We had some very good submissions showing us the ways that different pupils approached the activity and the way that they presented their results.

We were pleased to receive the following pdf from Angus at Canberra Grammar School in Australia. Here you see just a snippet so why not download the rest?

You can continue this chart forever, and it shows how every value can be made.

From Neve and Saba recorded their work in this way:

It would go on with the amount of money in the bags doubling (which is the pattern, we found out) forever!

We get our totals like this:

We added up the amounts of money in each of the bags to get the amount of money in the total column. 1p+2p+4p=7p

Rik from Cheongna Dalton School in South Korea, who was the youngest to send in their work, sent in this:

My mind put 1 penny in the first money bag. Then 2 pennies for the second money bag. But not 3 pennies for the third money bag. I put 4 pennies since I couldn't make four.

Then 4+1=5.

Then 4+2=6.

Then 4+2+1=7.

So I put 8 pennies in the last money bag.

Then 8+1=9.

Then 8+2=10.

Then 8+2+1=11.

Then 8+4=12.

Then 8+4+1=13.

Then 8+4+2=14.

Then if you add all of them together it equals 15.

Year 4 at Abbey Primary School sent in their solution as a picture that shows all the combinations, well done!

Thank you to all who sent in their solutions. It's good to see the different ways of working and presenting.

We were pleased to receive the following pdf from Angus at Canberra Grammar School in Australia. Here you see just a snippet so why not download the rest?

See the rest of this exceptionally good presentation here.pdf

Laolu from the same school went to great lengths, as did Angus, to produce another presentation:

Laolu from the same school went to great lengths, as did Angus, to produce another presentation:

The full pdf can be found here.pdf

Bethany from Christ Church sent in the following explanation:

Step 1. Bag 1 has to have 1 penny in it to make 1 pence.

Step 2. To make 2 pence, bag two has to either have 1 penny or 2 pennies in it. However, if it has 1 penny in it, you can't make 3 pence. This would mean we would need yet another 1 penny to make 3 pence, so Bag 2 has to have two pennies in it.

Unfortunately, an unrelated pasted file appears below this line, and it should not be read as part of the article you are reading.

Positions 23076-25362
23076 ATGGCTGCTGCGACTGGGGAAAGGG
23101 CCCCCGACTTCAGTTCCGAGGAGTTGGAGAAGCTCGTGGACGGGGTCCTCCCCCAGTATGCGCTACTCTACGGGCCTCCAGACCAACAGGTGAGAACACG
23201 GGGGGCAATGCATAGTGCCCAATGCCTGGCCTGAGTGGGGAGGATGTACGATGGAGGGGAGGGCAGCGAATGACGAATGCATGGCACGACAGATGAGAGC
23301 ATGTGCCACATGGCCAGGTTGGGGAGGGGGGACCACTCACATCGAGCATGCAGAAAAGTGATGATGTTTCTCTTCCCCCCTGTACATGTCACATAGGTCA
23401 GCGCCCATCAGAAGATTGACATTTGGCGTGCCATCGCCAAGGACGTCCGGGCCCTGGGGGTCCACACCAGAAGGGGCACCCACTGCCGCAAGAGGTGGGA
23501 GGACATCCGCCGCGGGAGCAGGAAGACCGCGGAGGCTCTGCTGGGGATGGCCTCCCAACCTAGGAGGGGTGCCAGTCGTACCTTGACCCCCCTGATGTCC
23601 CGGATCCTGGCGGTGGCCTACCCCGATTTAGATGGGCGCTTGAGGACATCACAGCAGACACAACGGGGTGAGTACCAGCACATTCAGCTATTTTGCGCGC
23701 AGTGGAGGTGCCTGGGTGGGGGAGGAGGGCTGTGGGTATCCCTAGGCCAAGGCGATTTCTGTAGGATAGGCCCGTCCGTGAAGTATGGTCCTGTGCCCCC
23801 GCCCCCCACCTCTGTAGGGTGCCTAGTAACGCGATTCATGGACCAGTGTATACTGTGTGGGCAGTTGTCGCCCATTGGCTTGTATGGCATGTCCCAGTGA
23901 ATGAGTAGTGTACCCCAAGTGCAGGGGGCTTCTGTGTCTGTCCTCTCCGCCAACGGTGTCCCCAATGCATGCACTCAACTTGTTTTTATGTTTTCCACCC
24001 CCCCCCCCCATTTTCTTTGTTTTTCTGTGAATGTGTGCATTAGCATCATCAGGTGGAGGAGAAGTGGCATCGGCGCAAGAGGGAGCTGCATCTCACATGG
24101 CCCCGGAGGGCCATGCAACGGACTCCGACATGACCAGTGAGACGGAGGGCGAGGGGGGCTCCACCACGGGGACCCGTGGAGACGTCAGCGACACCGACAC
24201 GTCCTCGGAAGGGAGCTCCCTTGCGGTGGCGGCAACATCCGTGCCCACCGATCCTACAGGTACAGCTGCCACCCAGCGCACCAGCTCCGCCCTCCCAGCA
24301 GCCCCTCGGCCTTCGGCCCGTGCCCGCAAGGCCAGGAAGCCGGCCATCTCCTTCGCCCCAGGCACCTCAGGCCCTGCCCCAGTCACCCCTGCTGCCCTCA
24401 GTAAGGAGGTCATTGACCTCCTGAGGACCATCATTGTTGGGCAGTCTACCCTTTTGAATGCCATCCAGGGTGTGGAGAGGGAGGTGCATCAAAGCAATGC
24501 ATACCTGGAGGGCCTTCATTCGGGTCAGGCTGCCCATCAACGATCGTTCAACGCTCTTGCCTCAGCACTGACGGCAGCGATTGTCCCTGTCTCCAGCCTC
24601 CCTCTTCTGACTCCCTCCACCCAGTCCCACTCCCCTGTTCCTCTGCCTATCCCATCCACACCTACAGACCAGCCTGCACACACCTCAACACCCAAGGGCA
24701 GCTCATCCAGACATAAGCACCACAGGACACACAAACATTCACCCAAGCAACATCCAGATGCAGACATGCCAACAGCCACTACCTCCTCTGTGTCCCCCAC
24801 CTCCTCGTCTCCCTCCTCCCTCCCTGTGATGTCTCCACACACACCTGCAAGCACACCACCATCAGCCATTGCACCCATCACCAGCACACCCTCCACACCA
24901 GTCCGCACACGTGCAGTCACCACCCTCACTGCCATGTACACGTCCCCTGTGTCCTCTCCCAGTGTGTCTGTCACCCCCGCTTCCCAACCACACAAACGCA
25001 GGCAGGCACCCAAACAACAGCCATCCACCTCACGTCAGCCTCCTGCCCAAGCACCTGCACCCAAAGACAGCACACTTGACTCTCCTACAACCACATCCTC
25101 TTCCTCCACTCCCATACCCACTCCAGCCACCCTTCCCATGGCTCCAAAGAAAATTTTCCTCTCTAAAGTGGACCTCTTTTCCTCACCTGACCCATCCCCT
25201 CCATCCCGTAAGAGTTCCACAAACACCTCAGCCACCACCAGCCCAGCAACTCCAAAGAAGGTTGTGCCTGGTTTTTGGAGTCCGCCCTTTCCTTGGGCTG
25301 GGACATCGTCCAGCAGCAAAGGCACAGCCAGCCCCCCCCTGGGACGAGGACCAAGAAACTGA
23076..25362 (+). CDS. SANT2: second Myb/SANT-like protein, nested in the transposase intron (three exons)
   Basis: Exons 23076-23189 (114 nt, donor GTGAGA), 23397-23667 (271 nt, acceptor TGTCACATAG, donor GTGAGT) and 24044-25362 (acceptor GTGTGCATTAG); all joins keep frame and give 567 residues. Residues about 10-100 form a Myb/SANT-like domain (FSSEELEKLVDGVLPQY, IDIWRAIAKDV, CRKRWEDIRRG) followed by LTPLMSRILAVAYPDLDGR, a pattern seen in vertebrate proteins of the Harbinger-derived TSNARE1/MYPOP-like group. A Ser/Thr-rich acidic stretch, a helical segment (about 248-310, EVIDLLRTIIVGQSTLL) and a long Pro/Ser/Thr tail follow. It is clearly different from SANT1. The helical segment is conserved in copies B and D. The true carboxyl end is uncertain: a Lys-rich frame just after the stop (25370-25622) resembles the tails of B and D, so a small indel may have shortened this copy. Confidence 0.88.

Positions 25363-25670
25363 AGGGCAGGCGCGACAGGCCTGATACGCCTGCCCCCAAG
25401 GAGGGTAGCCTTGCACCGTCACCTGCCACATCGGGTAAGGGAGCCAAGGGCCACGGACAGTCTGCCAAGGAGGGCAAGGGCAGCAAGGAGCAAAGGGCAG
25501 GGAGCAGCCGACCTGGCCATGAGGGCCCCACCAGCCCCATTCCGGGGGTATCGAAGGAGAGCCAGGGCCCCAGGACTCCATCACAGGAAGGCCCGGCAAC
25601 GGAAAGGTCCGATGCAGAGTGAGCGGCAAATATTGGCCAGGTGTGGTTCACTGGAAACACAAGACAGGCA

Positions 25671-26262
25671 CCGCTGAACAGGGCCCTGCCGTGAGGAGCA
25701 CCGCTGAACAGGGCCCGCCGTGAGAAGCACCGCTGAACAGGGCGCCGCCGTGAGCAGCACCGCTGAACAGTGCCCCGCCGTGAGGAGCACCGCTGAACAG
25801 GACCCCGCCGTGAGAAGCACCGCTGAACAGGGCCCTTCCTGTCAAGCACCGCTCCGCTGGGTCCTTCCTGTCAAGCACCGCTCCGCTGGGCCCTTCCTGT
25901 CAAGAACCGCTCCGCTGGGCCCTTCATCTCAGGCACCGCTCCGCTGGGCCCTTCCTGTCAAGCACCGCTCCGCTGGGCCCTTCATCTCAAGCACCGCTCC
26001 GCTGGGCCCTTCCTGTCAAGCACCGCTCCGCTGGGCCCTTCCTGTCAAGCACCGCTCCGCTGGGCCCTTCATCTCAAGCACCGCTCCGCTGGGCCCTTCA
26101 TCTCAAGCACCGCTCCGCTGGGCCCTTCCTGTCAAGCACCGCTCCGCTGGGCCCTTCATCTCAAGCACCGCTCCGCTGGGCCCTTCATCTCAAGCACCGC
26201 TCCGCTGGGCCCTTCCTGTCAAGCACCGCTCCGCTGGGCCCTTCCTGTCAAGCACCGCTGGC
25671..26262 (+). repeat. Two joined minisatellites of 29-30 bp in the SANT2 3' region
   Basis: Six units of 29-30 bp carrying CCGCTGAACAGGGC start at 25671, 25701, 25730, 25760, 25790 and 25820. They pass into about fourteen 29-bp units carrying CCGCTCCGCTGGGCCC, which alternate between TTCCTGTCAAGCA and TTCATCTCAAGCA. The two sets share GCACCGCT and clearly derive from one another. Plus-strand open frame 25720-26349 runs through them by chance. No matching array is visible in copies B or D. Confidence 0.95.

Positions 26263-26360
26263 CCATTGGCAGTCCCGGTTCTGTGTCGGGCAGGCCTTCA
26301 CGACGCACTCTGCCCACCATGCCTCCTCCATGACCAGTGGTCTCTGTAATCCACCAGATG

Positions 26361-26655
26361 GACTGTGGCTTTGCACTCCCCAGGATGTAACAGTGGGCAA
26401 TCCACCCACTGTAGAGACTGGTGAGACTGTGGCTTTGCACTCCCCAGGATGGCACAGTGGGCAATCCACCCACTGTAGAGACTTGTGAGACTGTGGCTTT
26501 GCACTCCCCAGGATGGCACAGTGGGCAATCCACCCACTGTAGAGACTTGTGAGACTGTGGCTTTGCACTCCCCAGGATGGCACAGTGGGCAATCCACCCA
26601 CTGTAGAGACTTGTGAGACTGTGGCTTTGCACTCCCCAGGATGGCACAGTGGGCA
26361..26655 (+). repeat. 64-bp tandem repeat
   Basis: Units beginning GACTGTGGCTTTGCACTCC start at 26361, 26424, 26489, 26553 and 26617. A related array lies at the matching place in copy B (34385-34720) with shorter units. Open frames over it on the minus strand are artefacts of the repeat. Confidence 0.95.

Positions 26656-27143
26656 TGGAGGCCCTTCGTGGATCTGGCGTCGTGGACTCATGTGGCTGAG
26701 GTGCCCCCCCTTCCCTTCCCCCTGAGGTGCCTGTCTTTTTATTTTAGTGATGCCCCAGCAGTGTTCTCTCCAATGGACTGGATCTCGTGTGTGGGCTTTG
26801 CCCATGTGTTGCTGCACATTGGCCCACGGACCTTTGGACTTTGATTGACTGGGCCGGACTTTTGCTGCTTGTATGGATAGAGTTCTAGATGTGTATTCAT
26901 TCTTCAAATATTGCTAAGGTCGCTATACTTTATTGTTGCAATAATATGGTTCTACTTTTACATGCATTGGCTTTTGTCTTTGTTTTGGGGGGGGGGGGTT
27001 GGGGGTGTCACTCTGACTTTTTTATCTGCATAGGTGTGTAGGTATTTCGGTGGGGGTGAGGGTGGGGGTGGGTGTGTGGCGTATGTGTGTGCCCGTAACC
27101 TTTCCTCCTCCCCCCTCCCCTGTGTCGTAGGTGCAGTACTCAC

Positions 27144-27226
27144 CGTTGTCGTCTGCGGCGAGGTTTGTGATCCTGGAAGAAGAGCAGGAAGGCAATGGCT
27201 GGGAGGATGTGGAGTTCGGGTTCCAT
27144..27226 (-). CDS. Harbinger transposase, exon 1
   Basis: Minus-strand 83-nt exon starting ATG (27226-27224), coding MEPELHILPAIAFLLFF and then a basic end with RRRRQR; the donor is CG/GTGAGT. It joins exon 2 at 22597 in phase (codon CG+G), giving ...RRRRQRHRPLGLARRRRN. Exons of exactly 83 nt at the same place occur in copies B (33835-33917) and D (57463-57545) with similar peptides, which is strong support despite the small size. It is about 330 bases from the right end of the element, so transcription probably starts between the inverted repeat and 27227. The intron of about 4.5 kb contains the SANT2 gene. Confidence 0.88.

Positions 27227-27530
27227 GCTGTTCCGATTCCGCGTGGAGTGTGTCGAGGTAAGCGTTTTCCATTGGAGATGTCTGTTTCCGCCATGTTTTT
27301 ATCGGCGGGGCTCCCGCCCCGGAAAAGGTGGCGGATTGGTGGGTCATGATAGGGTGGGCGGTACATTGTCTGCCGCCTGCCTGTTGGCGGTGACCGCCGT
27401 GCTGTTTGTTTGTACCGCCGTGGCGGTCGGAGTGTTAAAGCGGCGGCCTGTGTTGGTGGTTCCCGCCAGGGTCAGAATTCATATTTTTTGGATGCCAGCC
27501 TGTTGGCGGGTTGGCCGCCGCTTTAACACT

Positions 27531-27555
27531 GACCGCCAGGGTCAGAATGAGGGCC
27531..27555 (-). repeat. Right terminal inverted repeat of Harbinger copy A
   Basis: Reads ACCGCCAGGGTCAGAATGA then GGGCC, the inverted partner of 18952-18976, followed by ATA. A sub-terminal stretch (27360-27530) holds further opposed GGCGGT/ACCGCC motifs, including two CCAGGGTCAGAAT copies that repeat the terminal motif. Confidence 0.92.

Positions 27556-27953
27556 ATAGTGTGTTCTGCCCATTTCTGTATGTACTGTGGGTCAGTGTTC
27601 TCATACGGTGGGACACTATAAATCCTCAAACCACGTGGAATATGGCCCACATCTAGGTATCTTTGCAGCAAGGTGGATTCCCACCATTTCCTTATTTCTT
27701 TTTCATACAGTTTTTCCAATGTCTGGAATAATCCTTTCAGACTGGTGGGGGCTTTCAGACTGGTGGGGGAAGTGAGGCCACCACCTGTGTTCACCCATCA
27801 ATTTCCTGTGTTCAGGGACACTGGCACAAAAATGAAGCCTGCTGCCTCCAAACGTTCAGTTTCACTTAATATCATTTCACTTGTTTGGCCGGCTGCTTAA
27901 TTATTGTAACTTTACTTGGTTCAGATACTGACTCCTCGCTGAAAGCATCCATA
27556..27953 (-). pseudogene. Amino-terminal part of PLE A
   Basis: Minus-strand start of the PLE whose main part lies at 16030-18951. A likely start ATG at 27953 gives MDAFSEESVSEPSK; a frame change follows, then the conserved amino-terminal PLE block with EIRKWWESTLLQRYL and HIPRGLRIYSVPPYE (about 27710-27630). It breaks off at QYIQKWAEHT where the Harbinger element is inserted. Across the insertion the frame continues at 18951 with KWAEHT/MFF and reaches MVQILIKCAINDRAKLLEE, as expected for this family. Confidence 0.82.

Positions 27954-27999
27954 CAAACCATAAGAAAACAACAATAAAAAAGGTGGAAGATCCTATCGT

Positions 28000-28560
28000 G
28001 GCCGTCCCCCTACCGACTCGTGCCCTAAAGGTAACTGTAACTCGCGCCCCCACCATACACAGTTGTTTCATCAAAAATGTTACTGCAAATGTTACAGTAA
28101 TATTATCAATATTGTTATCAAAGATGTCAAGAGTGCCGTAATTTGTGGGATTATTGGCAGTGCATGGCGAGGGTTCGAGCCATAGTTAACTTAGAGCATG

Step 3. You can now make 1, 2 and 3 pence, but not four. This means that bag 3 has to have either 1, 2 or 4 pence inside it. Again, using a 1 pence or a two pence would mean you wouldn't be able to make higher values, so bag 3 has to have 4 pennies in it.

Step 4. You can now make all values up to 7 pence, so the next bag needs to hold a 1 pence, 2 pennies, 3 pennies, 4 pennies, 6 pennies or 7 pennies. however, (yet again!) this choice becomes easier when you think of the other values up to 15 pence. The only number of pennies you can have in this bag to ensure you could make all other digits is 8 pennies.

Solution: Bag 1 has 1 penny, bag 2 has 2 pennies, bag 3 has 4 pennies and bag 4 has 8 pennies.

Another way of proving this is using base two.

As you can see, we can use just the numbers in base two as the numbers of pennies, as I am going to prove below:

Bethany from Christ Church sent in the following explanation:

Step 1. Bag 1 has to have 1 penny in it to make 1 pence.

Step 2. To make 2 pence, bag two has to either have 1 penny or 2 pennies in it. However, if it has 1 penny in it, you can't make 3 pence. This would mean we would need yet another 1 penny to make 3 pence, so Bag 2 has to have two pennies in it.

Step 3. You can now make 1, 2 and 3 pence, but not four. This means that bag 3 has to have either 1, 2 or 4 pence inside it. Again, using a 1 pence or a two pence would mean you wouldn't be able to make higher values, so bag 3 has to have 4 pennies in it.

Step 4. You can now make all values up to 7 pence, so the next bag needs to hold a 1 pence, 2 pennies, 3 pennies, 4 pennies, 6 pennies or 7 pennies. however, (yet again!) this choice becomes easier when you think of the other values up to 15 pence. The only number of pennies you can have in this bag to ensure you could make all other digits is 8 pennies.

Solution: Bag 1 has 1 penny, bag 2 has 2 pennies, bag 3 has 4 pennies and bag 4 has 8 pennies.

Another way of proving this is using base two.

As you can see, we can use just the numbers in base two as the numbers of pennies, as I am going to prove below:

You can continue this chart forever, and it shows how every value can be made.

From Neve and Saba recorded their work in this way:

Number of bags

1

2

3

4

5

6

1

2

3

4

5

6

Amount of money

1p

2p

4p

8p

16p

32p

1p

2p

4p

8p

16p

32p

Total money you can get

1p

3p

7p

15p

31p

63p

1p

3p

7p

15p

31p

63p

It would go on with the amount of money in the bags doubling (which is the pattern, we found out) forever!

We get our totals like this:

Number of bags

1

2

3

1

2

3

Amount of money.

1p

2p

4p

1p

2p

4p

Total money you can get

1p

3p

7p

1p

3p

7p

We added up the amounts of money in each of the bags to get the amount of money in the total column. 1p+2p+4p=7p

Rik from Cheongna Dalton School in South Korea, who was the youngest to send in their work, sent in this:

My mind put 1 penny in the first money bag. Then 2 pennies for the second money bag. But not 3 pennies for the third money bag. I put 4 pennies since I couldn't make four.

Then 4+1=5.

Then 4+2=6.

Then 4+2+1=7.

So I put 8 pennies in the last money bag.

Then 8+1=9.

Then 8+2=10.

Then 8+2+1=11.

Then 8+4=12.

Then 8+4+1=13.

Then 8+4+2=14.

Then if you add all of them together it equals 15.

Year 4 at Abbey Primary School sent in their solution as a picture that shows all the combinations, well done!

Thank you to all who sent in their solutions. It's good to see the different ways of working and presenting.